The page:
Agriculture in Calabria, prof speaks. Bernardi: “The ‘green’ turn is sacrosanct, but it takes time”

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By John

The green turn is very good, but «agriculture doesn’t make leaps, it needs time to be able to undertake a path as imagined by the European Union”. Bruno Bernardi, associate professor at the Faculty of Agriculture of the Mediterranean University of Reggio Calabria, looks to the future with a very pragmatic attitude. He has no doubts about the need to introduce measures in agriculture that lead to the elimination of pesticides and polluting machines, but to «reach that objective, shared by all, time is needed. For this reason I believe that the EU was right to extend the use of pesticides for ten years. Agriculture is a complex and multifunctional system that needs time to adapt. There is no single solution for such different realities.” Professor Bernardi’s intervention is part of the protest that has led thousands of farmers to take to the streets in many European countries with their tractors against the policies of Brussels and the lack of support from national governments. The protest also concerns Calabria. In fact, there are still several checkpoints along the roads of our region.
«The prospect of a 50% reduction in pesticides in agriculture by 2030 – declares Bernardi – I believe is too stringent a limit. It is an ambitious objective which, however, clashes with the needs of agriculture. Agriculture doesn’t make leaps, it needs longer times to conform to certain parameters. We all agree that the “green deal” is the objective pursued by everyone, but it must be done in an intelligent way.”
And doing it intelligently, for Professor Bernardi, means that «the green and agricultural soul must coexist and not clash, undertaking a common path towards a gradual process. We start from the assumption that one of the first major regulations between the “green” vision and the world of agriculture dates back to 2009 and provided for the reduction of pesticides and their impact on humans. We all, therefore, recognize the dangers of pesticides, but modern agriculture cannot do it overnight. Indeed, at this moment he cannot do without it.” Another important aspect concerns the use of agricultural machinery which, as Bernardo explains, «despite the evolution of the technique it has not yet been possible to produce vehicles for example with electric batteries nor with technology that allows us to reduce the uncontrolled spreading of pesticides in the ‘environment. So, it’s still an obsolete fleet. To give you an idea, today in Italy we use 600 thousand agricultural machines: 200 thousand for herbaceous crops, 350 trees and 50 thousand for other uses for operators”.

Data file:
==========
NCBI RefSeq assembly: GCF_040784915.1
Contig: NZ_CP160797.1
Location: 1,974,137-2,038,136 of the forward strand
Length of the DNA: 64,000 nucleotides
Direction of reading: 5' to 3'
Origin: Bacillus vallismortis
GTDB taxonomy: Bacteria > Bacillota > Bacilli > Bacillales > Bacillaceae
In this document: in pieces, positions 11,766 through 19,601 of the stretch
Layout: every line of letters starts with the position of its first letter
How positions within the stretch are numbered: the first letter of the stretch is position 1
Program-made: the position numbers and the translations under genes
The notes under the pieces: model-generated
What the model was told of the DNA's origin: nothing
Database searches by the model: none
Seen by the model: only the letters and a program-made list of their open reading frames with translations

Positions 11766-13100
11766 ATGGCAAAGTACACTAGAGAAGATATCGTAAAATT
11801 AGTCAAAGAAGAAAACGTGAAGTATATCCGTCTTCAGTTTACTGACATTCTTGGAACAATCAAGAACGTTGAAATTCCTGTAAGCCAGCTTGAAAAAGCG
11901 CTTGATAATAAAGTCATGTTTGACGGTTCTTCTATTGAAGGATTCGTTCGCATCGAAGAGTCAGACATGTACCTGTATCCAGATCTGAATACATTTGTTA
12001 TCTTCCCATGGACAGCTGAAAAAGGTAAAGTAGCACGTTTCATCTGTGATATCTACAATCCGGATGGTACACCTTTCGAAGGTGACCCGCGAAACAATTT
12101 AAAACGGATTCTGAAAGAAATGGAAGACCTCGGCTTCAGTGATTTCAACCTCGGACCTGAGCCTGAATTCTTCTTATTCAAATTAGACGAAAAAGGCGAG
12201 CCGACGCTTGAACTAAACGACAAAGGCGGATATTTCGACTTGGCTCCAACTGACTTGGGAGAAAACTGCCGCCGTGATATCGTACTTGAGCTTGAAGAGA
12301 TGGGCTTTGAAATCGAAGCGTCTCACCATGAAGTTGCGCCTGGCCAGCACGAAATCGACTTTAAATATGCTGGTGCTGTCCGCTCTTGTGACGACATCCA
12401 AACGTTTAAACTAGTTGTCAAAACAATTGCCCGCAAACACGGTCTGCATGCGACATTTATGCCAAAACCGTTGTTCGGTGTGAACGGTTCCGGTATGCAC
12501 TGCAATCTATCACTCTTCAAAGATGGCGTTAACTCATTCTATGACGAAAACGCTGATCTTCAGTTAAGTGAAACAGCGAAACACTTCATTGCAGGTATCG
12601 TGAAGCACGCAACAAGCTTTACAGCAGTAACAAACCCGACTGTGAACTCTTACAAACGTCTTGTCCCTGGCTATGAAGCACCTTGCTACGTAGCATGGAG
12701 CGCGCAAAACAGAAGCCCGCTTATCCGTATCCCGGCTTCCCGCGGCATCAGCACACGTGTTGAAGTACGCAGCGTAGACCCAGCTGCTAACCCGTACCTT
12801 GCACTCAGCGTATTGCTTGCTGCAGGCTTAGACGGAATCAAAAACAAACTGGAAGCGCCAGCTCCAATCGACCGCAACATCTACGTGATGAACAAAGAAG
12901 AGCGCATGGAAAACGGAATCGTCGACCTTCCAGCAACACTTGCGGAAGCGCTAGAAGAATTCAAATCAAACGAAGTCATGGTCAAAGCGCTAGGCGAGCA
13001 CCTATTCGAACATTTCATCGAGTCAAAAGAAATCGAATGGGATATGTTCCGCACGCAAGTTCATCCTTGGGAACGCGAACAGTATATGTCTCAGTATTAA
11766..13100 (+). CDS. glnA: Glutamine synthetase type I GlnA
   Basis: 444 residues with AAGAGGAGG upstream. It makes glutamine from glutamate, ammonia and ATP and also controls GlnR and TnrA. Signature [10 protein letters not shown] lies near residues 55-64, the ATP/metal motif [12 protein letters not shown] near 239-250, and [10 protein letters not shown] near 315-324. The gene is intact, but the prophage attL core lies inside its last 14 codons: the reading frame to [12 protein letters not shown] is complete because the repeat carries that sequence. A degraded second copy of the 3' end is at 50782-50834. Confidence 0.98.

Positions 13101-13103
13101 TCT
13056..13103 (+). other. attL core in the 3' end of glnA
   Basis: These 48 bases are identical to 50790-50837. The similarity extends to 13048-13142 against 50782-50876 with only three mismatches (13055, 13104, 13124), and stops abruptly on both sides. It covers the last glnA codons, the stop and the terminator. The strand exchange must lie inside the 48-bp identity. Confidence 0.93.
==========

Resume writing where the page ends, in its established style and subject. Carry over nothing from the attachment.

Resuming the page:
In addition to dialogue, which is important for reaching a point of contact, research plays a central role for Bernardo: «In Italy it is very advanced, both in the machinery sector and in that of plant protection products with natural-based active ingredients. In this case, the research is producing good results, but it needs to be implemented. At Mediterranea in Reggio we have a department of both agriculture and forestry and environmental sciences (therefore with a green approach). Even in Calabria, advanced research is carried out, very intensively, both on plant protection products, genetics and machinery. Furthermore, in Calabria we produce various excellent products with the Dop and Igp brands. The policy, for example, could encourage Calabrian farmers towards organic farming, in line with what is proposed by the EU”.